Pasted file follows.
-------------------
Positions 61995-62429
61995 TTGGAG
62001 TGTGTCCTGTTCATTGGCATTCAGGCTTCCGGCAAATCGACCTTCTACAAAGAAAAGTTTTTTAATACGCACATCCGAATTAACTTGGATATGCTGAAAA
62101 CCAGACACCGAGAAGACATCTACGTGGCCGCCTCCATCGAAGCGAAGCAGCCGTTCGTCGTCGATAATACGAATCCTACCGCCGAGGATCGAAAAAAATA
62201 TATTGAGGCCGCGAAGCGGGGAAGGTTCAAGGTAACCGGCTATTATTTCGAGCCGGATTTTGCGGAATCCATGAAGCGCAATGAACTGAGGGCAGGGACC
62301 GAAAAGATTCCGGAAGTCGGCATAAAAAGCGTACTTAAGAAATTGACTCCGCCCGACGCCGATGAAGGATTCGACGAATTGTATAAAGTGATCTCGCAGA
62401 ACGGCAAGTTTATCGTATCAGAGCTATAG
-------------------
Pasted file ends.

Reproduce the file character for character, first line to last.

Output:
Positions 61995-62429
61995 TTGGAG
62001 TGTGTCCTGTTCATTGGCATTCAGGCTTCCGGCAAATCGACCTTCTACAAAGAAAAGTTTTTTAATACGCACATCCGAATTAACTTGGATATGCTGAAAA
62101 CCAGACACCGAGAAGACATCTACGTGGCCGCCTCCATCGAAGCGAAGCAGCCGTTCGTCGTCGATAATACGAATCCTACCGCCGAGGATCGAAAAAAATA
62201 TATTGAGGCCGCGAAGCGGGGAAGGTTCAAGGTAACCGGCTATTATTTCGAGCCGGATTTTGCGGAATCCATGAAGCGCAATGAACTGAGGGCAGGGACC
62301 GAAAAGATTCCGGAAGTCGGCATAAAAAGCGTACTTAAGAAATTGACTCCGCCCGACGCCGATGAAGGATTCGACGAATTGTATAAAGTGATCTCGCAGA
62401 ACGGCAAGTTTATCGTATCAGAGCTATAG